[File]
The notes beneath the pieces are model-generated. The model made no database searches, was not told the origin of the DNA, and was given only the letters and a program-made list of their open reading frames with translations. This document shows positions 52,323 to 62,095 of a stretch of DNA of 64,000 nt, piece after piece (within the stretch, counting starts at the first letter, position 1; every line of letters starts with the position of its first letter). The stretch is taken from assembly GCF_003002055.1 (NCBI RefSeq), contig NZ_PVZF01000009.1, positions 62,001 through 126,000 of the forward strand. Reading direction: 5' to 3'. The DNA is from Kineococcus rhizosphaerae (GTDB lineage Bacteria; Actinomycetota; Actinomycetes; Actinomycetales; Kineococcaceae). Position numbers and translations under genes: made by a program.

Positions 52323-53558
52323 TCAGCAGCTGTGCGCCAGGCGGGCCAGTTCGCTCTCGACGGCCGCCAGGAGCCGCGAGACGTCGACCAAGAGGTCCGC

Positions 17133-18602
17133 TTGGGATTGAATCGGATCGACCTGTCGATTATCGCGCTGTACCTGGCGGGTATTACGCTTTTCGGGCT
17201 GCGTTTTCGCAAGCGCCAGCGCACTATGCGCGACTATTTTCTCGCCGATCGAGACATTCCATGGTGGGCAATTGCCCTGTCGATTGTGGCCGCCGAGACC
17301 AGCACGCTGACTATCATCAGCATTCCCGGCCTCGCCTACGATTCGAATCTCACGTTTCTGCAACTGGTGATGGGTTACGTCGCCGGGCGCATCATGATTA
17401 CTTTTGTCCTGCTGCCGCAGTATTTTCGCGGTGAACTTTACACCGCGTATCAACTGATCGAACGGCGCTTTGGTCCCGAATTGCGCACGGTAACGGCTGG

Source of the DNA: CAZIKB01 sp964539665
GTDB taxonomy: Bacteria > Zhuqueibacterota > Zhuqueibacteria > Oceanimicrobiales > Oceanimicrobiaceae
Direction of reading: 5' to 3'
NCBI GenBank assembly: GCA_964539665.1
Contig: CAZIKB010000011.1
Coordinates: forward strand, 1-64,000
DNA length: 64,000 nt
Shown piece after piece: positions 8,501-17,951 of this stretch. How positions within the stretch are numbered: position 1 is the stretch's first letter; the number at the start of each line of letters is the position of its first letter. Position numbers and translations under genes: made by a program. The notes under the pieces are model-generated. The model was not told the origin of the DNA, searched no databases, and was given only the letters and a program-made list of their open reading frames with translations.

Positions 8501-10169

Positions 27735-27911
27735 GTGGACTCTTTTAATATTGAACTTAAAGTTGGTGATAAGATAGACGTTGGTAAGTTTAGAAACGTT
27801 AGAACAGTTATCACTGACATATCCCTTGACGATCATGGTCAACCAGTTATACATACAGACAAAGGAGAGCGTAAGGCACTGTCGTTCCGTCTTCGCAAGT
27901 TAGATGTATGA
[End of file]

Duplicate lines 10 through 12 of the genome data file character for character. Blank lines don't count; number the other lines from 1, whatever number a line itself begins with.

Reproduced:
GTDB taxonomy: Bacteria > Zhuqueibacterota > Zhuqueibacteria > Oceanimicrobiales > Oceanimicrobiaceae
Direction of reading: 5' to 3'
NCBI GenBank assembly: GCA_964539665.1